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Storytelling & symbolism pp

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  • 1. { Storytelling & Symbolism Native American
  • 2. All early humans told stories orally. This paved the way for literature to evolve. The Natives could not read or write so they transferred their knowledge through language. Members of the tribe listen and retold to the stories, to create a path for literacy. The stories told had a plot, setting, themes, imagery, and symbolism. When Homo sapiens learned to write they wrote out their history, stories, and traditions down to keep a record of them. Literature
  • 3.  Storytelling is one of the oldest ways folklore art. Traditions and cultural beliefs are the main purpose for storytelling. Throughout centuries Native Americans have been known to use storytelling as a form of expression of historical moments. This form of art has been passed down from generation to generations. Storytelling develops communication abilities, expands the imagination, and builds self- esteem. Storytelling
  • 4.  Dedicates service to spirits of the ancestors.  Religious ceremonial dolls called "Kachina Dolls“  Brings a good harvest.  There are over 900 varieties of the doll each representing a different spirit. Storytelling Dolls
  • 5.  In the language of the Pueblo Indians the word kachina means “life bringer”. Kachina dolls symbolize ancestral spirits that resided in the mountains. Native American Indians belief is that the kachinas delivered prayers directly to the tribal Gods. They also believed that the kachinas showed the indigenous people how to live and respect the earth. Throughout certain times of year kachina dolls are received as gifts to women and children. Kachina Dolls
  • 6. Native Americans used tribal songs and dance to portray their stories. They channeled their stories with their spiritual attributes, in order for cultural inheritance.  Rhythmic, soul-enriching dance  Teaches history and traditions  Cultural phenomenon Music, Song, and Dance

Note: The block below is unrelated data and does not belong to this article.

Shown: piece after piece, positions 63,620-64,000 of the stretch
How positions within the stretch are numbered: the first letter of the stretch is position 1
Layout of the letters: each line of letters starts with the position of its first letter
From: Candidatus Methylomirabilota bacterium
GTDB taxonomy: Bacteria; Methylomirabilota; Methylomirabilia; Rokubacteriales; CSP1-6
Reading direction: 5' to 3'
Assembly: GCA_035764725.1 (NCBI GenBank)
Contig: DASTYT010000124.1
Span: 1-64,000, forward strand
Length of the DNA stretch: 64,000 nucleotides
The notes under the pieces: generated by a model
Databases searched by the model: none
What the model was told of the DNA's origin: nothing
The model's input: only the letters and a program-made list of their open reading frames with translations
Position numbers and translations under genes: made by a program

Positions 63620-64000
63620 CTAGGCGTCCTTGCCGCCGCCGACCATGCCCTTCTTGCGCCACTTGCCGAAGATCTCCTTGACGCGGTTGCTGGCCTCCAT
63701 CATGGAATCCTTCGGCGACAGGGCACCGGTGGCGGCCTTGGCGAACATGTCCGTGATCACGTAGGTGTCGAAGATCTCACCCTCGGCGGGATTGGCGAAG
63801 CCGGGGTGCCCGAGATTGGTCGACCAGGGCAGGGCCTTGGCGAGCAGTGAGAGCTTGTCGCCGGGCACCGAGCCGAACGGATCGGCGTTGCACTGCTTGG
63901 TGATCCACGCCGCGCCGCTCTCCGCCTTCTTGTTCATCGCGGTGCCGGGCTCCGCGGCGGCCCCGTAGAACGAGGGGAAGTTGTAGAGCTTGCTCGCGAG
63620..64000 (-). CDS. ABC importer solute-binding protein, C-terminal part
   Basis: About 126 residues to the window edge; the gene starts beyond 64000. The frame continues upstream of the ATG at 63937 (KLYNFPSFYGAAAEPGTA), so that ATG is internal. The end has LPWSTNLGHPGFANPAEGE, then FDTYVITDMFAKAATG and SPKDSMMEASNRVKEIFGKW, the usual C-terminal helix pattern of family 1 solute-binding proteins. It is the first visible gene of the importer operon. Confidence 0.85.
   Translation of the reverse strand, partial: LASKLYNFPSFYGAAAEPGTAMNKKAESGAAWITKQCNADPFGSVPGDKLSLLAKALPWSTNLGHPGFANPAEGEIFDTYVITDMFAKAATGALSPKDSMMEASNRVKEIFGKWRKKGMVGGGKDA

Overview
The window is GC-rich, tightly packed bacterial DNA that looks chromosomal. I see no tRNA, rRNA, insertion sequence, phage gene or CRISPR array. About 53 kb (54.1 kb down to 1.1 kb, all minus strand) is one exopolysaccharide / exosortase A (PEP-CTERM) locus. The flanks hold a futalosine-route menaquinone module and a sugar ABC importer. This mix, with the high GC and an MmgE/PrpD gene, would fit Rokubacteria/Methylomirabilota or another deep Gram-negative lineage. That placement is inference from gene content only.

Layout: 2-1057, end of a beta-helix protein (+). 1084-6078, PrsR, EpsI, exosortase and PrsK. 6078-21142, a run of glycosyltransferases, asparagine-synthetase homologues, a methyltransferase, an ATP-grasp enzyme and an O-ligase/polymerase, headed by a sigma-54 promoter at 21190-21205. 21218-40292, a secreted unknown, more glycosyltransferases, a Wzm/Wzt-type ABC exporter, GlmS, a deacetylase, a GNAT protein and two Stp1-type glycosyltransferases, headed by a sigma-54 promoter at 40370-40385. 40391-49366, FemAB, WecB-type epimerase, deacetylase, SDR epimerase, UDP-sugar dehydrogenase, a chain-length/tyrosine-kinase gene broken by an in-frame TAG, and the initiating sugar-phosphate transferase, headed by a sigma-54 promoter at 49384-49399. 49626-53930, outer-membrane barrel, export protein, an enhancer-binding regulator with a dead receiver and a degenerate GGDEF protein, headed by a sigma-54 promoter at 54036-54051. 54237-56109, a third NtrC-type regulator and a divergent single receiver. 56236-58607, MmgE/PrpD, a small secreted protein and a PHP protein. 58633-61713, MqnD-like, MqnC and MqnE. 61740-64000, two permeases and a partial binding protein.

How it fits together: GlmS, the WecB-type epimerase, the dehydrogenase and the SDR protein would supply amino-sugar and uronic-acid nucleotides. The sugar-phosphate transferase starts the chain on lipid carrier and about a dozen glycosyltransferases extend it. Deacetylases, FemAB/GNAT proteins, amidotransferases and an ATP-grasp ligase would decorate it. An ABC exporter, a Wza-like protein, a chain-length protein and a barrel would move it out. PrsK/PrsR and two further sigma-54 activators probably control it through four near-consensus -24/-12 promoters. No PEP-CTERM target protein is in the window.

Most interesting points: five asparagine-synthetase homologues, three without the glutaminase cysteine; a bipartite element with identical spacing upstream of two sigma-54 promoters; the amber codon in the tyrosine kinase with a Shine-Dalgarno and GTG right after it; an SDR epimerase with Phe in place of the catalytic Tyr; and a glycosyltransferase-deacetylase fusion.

• 7.  Spiritual atomosphere  “Sacred”  Visible Realities Symbolism
  • 8. Native American Indians created gods and spiritual beings to symbolize and justify current event. Symbolism continued
  • 9. Across regions Native American symbols can vary from one tribe to another. A variation of symbols were used on numerous objects for several different symbolic interpretations. Secret symbols used by Indian warriors were depicted by body decoration such as; sorts of War paint. Majority of the symbols were of nature, religion, and comic beliefs. Others symbols served as communication to other tribal members and identity of tribes. Some conveyed immediate secret messages. A few of Native American symbols were particularly for individual families to be passed down to one generation to the other. Some symbols were even provided for direction purposes. Native American Symbols
  • 10. Symbols and signs have been used for a variation of diverse reasons in the Native American culture and were illustrated on several objects and articles utilized by the women, men and children of the tribes. Native American Symbols & Signs
  • 11. Common Native American Symbols
  • 12. Art was embark on by the indigenous ancestors to depict artistic or religious connotations, represented events or were shaped as a form of enchantment. Imageries of cryptic Mythical beings and creatures are also presented on Rock Art. Rock Art presented ‘tribal historians’ that produced pictorial or inscribed records. Rock art is one of the oldest forms of record keeping. Rock Art
  • 13. Two different styles of rock art styles are symbolic pictographs and petroglyphs. http://youtu.be/xGdn4lRqQvs Rock Art continued..
  • 14. The tradition of storytelling is less common today than it was years ago. Some authors though do use it (native and non native) and promised to preserve these stories to even keep this promise from elder tribe members. Current Information
  • 15. Tracey. “Native American Stories: A Tradition of Storytelling. “Native American Stories: A Tradition of Storytelling.” Native American Art. Prairie Edge, 19 Jan. 2011. Web 06 Sept. 2012. Phillips, Louis. “The Role of Storytelling in Early Literacy Development – by Louise Phillips.” http://www.prairieedge.com/tribe-scribe/native- american-tradition-storytelling http://www.australianstorytelling.org.au/txt/childhd.p hp http://nativeamericanencyclopedia.com/rock-art/ http://www.supamov.net/imgsc/811/811_1.jpg Work Sited